There comes a point, no matter what chance card you pick or how the dice falls, the event horizon of bankruptcy has been crossed and there is no going back. From now on the future involves only Foodbank vouchers, zero hours contracts and eventually dying alone in a damp bedsit, perhaps covered in your own vomit.
The game starts off so fairly, doesn’t it? Everyone starts off with the same amount of money. The iron, dog and top hat all receive the same amount of money for passing GO. The same opportunities for success exist equally for all, yet the outcome is always a situation that is very unequal – although supposedly fun to play.
Does life imitate art or vice versa? Do I have issues with Monopoly or the values it stands for? Because the game has been going on for real since forever and we start playing as soon as we arrive – even if we’d rather play football in the garden or wander off to the toilet and forget to come back to the kitchen table or (me only) rearrange all the cupboards in the entire house then post the photos to Buzzfeed.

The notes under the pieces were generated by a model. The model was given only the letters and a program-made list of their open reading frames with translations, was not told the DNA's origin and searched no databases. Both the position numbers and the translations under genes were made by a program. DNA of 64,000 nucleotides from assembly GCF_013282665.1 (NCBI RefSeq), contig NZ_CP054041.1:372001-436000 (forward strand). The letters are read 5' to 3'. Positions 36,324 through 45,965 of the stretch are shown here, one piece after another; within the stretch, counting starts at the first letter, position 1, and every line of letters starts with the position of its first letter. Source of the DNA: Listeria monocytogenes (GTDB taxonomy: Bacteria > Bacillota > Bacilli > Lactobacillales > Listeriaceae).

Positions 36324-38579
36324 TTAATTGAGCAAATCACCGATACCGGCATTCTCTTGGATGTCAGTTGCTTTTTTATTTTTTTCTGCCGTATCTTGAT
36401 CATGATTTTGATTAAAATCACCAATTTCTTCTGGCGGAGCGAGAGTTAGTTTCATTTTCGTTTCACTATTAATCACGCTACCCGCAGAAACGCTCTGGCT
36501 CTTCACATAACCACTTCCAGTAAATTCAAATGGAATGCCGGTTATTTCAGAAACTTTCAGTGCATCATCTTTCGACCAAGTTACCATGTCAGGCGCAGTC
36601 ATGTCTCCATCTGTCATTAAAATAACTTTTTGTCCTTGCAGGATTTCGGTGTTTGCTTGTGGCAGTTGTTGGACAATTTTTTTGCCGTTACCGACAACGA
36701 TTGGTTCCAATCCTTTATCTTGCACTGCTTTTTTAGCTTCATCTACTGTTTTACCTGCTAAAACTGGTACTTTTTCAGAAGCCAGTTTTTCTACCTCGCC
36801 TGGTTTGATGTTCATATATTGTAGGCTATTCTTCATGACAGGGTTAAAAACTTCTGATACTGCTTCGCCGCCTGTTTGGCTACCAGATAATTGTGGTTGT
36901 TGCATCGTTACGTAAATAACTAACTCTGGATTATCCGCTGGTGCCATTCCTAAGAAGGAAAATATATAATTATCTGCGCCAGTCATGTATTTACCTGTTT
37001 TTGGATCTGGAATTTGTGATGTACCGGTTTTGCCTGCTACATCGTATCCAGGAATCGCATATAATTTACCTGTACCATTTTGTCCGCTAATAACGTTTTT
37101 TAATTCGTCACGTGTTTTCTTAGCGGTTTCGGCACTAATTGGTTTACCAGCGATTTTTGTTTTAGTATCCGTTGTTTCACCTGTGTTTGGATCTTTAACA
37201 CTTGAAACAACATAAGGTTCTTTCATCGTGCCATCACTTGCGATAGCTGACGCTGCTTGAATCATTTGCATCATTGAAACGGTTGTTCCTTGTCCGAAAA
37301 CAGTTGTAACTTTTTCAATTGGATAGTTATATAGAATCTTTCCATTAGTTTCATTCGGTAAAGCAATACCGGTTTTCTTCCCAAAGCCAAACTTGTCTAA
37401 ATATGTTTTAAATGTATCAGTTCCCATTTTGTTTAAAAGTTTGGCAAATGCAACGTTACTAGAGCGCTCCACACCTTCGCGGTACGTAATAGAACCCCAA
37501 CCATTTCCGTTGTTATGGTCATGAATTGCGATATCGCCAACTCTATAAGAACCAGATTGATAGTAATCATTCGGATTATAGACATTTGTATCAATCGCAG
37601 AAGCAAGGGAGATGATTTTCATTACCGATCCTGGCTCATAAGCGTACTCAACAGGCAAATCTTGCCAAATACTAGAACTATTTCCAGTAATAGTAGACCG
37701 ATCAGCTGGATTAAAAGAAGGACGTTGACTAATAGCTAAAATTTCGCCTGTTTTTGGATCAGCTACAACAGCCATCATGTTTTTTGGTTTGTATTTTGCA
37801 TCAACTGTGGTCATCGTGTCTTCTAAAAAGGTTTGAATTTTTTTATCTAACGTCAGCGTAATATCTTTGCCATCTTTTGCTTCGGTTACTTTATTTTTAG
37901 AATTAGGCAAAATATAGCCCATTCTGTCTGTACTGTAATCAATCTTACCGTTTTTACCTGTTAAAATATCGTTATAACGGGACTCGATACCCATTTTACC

Except in the real game there is no level playing field anymore. There are no equal opportunities – start up capital sums vary and property portfolios are often predetermined at birth. There is no set amount for passing GO – each person receives a different amount that reflects their market value. Because some people are inherently more valuable than others, right?
Race, gender, income, education, background – all kinds of things influence the gameplay. Some people are naturally predisposed to wealth or power and the game belongs to the wealthy and powerful. Some people live their whole lives waiting to roll the dice. The article here explores what the Monopoly rules would look like if applied today in the USA alone. Factor in global wealth statistics and the game rules only get more skewed. It’s so weird. Every one of us being born into a time and place and situation that we have no control over. How is that fair?